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Cas City Forum Hall & CAS-L  |  Special Interests - Groups & Societies  |  SCORRS (Moderator: Bull Schmitt)  |  Topic: 1871 Army rolling block 0 Members and 1 Guest are viewing this topic. « previous next »
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Author Topic: 1871 Army rolling block  (Read 1033 times)
Fazer
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« on: December 05, 2016, 08:59:37 pm »


I'm new here and sorry if this is the wrong place for this, but it seemed the closest I could find.

Does anyone know what holsters they used for the Remington rolling block pistols, both Army and Navy. I can't say I have ever seen one. Or did they just use what ever holster it would fit in.

Thanks
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pony express
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« Reply #1 on: December 06, 2016, 08:30:17 pm »

Here's what Google found for me:
http://www.jjmilitaryantiques.com/Home.aspx/Catdet/16855?nm=us-m-1866-remington-rolling-block-navy-holster&category=Group&bread_last=%2FHome.aspx%2FCatpage%2FGroup%3FGroupType%3DHolsters%26psize%3D100%26sortseq%3DName%26type%3DGroup&category_desc=Holsters%2C%20Belts%2C%20Hangers%20etc#.WEdk5SznZpM

Says it is a Navy model, I'd guess that the barrel would protrude from the open end of the holster( or "frog"), I guess the navy didn't worry about sitting down in the dirt and plugging the muzzle. I suspect for Army use, it would be a longer, closed end version.
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Tuolumne Lawman
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« Reply #2 on: February 01, 2017, 10:30:22 pm »

Navy holsters for the 36 Revolvers also had the end of the barrel stick out the bottom of the holster.
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TUOLUMNE LAWMAN
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Lord Eoin MacKenzie
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« Reply #3 on: March 25, 2017, 06:43:12 pm »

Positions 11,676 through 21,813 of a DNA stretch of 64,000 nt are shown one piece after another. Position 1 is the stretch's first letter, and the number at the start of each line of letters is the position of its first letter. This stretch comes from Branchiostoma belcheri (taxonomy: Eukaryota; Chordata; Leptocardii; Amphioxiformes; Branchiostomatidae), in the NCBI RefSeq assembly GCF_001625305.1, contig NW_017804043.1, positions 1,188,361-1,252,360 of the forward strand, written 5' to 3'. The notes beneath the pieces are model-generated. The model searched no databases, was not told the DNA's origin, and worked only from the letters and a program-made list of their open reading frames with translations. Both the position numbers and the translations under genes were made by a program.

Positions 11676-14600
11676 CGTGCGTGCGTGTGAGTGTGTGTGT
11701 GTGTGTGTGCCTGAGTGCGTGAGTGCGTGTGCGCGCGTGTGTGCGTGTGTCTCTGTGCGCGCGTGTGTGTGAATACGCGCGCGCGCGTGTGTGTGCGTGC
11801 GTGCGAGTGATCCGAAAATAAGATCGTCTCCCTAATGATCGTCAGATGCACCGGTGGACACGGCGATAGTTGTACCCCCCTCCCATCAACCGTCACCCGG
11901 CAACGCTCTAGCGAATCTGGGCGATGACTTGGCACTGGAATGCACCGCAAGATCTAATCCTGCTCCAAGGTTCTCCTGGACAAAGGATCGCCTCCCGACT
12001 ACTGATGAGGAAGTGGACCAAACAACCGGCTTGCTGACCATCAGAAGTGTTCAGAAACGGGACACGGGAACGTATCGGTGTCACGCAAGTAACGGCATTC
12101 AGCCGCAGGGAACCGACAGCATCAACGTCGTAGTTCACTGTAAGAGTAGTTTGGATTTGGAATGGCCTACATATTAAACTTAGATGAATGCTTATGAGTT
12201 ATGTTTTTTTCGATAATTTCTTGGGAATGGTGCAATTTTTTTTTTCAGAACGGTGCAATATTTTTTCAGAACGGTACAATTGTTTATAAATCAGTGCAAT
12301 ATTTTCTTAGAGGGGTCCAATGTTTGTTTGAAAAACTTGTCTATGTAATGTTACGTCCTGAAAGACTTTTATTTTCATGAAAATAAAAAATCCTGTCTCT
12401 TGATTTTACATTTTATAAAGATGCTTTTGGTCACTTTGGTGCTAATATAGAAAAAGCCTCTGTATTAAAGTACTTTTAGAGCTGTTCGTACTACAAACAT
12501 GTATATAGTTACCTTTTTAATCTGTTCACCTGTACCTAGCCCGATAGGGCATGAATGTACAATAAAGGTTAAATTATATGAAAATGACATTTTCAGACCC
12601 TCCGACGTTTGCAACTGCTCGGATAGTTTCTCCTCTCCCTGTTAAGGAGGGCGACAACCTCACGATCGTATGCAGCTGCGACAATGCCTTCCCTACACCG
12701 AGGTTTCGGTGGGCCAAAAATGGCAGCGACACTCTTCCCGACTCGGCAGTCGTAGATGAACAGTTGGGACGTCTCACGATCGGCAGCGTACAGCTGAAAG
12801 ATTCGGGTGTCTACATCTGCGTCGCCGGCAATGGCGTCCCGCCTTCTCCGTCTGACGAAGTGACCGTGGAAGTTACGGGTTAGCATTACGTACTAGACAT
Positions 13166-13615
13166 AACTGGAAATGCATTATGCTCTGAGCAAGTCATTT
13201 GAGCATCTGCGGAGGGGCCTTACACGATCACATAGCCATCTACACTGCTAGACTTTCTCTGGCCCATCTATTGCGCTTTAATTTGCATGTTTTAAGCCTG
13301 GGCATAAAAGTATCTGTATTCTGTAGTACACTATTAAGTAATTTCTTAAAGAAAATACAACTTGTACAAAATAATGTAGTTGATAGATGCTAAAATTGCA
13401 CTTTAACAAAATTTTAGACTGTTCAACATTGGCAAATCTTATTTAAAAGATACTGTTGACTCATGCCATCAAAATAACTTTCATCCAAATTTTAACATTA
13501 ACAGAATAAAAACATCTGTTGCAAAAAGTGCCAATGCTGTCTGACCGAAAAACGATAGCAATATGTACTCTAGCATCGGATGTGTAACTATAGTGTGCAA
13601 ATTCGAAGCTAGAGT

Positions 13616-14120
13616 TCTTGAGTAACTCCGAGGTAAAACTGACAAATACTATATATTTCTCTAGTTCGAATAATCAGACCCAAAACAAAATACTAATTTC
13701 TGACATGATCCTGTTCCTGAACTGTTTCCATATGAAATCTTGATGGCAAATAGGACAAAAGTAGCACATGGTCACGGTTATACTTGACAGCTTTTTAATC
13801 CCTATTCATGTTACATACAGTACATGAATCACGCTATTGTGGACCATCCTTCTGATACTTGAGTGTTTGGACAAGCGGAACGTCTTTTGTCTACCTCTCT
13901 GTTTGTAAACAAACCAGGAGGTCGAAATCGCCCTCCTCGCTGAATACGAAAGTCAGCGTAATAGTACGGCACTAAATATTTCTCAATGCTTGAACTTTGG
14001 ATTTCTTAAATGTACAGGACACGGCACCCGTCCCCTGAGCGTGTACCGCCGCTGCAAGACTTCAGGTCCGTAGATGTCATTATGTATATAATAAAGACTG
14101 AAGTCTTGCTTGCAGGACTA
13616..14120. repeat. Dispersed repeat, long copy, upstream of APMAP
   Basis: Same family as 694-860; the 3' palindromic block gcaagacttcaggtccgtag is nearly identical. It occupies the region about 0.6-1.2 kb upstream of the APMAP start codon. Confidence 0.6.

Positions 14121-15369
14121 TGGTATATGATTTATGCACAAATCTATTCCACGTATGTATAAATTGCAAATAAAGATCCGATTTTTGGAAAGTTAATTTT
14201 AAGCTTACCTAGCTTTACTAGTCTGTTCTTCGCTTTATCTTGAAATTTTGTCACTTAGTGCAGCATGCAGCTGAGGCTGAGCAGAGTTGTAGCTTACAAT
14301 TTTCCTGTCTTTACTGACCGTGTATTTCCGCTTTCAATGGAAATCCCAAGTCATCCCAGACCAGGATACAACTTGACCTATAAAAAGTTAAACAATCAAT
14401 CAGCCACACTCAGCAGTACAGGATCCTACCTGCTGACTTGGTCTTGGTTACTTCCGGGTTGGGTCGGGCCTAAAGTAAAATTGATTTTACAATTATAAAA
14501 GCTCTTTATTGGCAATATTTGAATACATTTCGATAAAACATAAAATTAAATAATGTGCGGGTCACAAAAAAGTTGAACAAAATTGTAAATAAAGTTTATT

I have seen references that they were referred as Pistol Frogs.  at least in the CW.
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Blair
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« Reply #4 on: March 26, 2017, 11:58:41 am »

Both "pistol" and "revolver" frogs were used by the USN during the late flint, into the percussion and early cartridge periods.
Pistols were single shot muzzle loading or cartridge firearms.
Revolvers were, of course, multi shot revolving handguns.
Navy holsters/frogs and/or "buckets" were intended to only secure the firearm to the waist belt during GQ or battle. Weapons were always turned back into the Armory or QM aboard ship after the action. The USN did not need the full covering effect land forces need for their side arms.
Vol. III of " American Military Equipage, 1851 to 1872" by Todd, has some very nice illustration of Naval equipment. Including two types of "revolver' frogs that were common. One for Colt's and another one for Remington's.
I hope this information helps.
My best,
 Blair
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Cas City Forum Hall & CAS-L  |  Special Interests - Groups & Societies  |  SCORRS (Moderator: Bull Schmitt)  |  Topic: 1871 Army rolling block « previous next »
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